Burley Clay: From Handmade to 3D Printed
Located in Roseville, Ohio, brothers Zane and Dr. Samuel Burley founded the Burley Clay Products Company in 1923. The company has seen a transition from large stoneware crocks and jugs for home use, to a production of garden pottery and birdbaths. Southeast Ohio is an area famous for its stoneware clay, and many stoneware companies located in towns such as Nelson McCoy, Friendship, Roseville, Zanesville, Brush, Hull, and Watt.
As the only continuously operating clay products company in Southeast Ohio, the company continues to make handmade, high-quality garden pots and birdbaths from the finest clay. Their methods of producing the pottery range from using high-tech machinery such as hydraulic and ram presses to the age-old techniques of jiggering and casting. Burley Clay maintains absolute values in everything they produce: “an emphasis on quality, efficiency, craftsmanship, and attention to detail.” Today, the company employs 50-60 workers, depending on the season.
By working with Leveraging Innovation Gateways and Hubs Towards Sustainability (LIGHTS) though the IDEA Lab at Zane State College, Burley Clay found an exciting opportunity to collaborate with a local manufacturer to provide the training and tools for economical implementation of emerging technologies into their existing processes.
According to Chip Clark, Lab Director, “The primary goal is to provide affordable access to this technology and tools for everyone in the community.” He continued, “Earlier this year Burley Clay Products contacted us and inquired about our ability to help them use 3D printing to refine or improve their current process of product design. After collaboratively looking at their existing processes, we surmised that integrating 3D printing into their process was entirely feasible and will drastically speed up design, reduce cost, improve working conditions for employees, and give them access to markets that they currently cannot economically reach.”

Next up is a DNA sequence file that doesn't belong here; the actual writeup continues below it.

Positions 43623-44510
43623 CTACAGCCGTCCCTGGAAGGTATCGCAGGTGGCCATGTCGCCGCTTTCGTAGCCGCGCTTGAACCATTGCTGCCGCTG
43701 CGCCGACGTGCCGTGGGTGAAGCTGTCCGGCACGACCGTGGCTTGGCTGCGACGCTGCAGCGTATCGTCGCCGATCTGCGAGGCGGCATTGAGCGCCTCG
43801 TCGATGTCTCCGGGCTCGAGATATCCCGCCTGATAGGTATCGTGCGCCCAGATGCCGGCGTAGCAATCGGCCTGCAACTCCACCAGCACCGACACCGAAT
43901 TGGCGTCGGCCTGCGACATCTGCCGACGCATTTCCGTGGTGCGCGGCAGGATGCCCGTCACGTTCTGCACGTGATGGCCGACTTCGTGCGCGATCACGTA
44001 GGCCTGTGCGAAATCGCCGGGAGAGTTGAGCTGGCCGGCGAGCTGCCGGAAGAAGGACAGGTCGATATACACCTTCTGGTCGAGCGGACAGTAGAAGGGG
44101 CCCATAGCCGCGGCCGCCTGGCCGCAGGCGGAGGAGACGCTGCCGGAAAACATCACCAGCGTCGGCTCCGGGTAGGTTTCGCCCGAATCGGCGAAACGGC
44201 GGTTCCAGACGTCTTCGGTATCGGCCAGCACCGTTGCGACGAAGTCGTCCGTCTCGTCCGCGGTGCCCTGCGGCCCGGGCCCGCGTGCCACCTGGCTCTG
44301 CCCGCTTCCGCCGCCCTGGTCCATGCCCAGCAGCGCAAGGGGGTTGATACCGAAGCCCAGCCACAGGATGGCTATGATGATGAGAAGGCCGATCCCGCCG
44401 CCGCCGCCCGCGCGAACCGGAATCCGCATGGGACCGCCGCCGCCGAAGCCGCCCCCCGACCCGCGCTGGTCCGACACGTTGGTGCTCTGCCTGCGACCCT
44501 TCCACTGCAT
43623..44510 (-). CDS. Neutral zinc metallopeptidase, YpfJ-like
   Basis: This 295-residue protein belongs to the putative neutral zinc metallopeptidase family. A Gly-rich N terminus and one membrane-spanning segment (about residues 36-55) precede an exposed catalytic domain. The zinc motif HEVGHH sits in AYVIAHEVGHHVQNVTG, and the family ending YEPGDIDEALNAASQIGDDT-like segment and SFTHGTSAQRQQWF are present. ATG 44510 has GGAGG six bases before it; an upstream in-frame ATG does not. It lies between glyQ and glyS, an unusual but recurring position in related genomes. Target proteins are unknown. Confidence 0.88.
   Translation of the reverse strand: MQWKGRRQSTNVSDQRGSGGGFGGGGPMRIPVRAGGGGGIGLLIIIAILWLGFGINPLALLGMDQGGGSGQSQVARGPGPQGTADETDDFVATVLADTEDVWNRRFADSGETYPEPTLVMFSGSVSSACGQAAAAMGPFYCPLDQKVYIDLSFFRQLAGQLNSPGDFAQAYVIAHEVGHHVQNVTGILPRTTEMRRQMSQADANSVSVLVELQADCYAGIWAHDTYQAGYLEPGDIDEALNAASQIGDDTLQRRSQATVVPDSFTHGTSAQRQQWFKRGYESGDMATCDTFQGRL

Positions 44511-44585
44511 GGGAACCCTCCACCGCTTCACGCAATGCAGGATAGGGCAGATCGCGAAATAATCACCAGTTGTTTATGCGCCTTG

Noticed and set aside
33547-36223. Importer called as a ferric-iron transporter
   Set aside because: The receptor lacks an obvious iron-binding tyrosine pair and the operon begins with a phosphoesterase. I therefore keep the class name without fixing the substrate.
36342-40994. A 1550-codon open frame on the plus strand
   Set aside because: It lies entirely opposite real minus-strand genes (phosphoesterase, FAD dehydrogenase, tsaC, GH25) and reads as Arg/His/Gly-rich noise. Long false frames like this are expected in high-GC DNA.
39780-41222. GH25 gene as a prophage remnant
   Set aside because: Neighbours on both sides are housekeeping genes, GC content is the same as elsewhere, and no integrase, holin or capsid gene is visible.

As corporate members of the IDEA Lab, local staff assists the long standing business in implementing printing in stages of their production process. Any one of these improvements will give Burley Clay a much stronger presence in their industry and hopefully will provide them with the opportunity to expand their current production capabilities.
Although it is an established company that has been operating for decades, Burley Clay is excited to be working with LIGHTS. According to the Vice President of Sales and Marketing Services, Bobbi Bennett, “The program presents new opportunities, including its connection to the Idea Lab at Zane State College. The Lab provides access to new machinery and consequently will save the company money, increase jobs, and produce more quality pottery in the region.”
About LIGHTS: Ohio University's Innovation Center founded the LIGHTS (Leveraging Innovation Gateways and Hubs Toward Sustainability) program in 2016. LIGHTS' Innovation Network catalyzes the creation of companies to create high-wage jobs, and attract greater private investment in the coal-impacted regions of Ohio, West Virginia, and Kentucky. The Appalachian Regional Commission generously funded the program because of its unique way of matching complex problems and opportunities facing corporations, communities, and individuals to a network of two strategically-placed Innovation Hubs and seven Gateways. New marketable products arise from these problems. The Gateways and Hubs are new business incubators and makerspaces serving a 28-county area.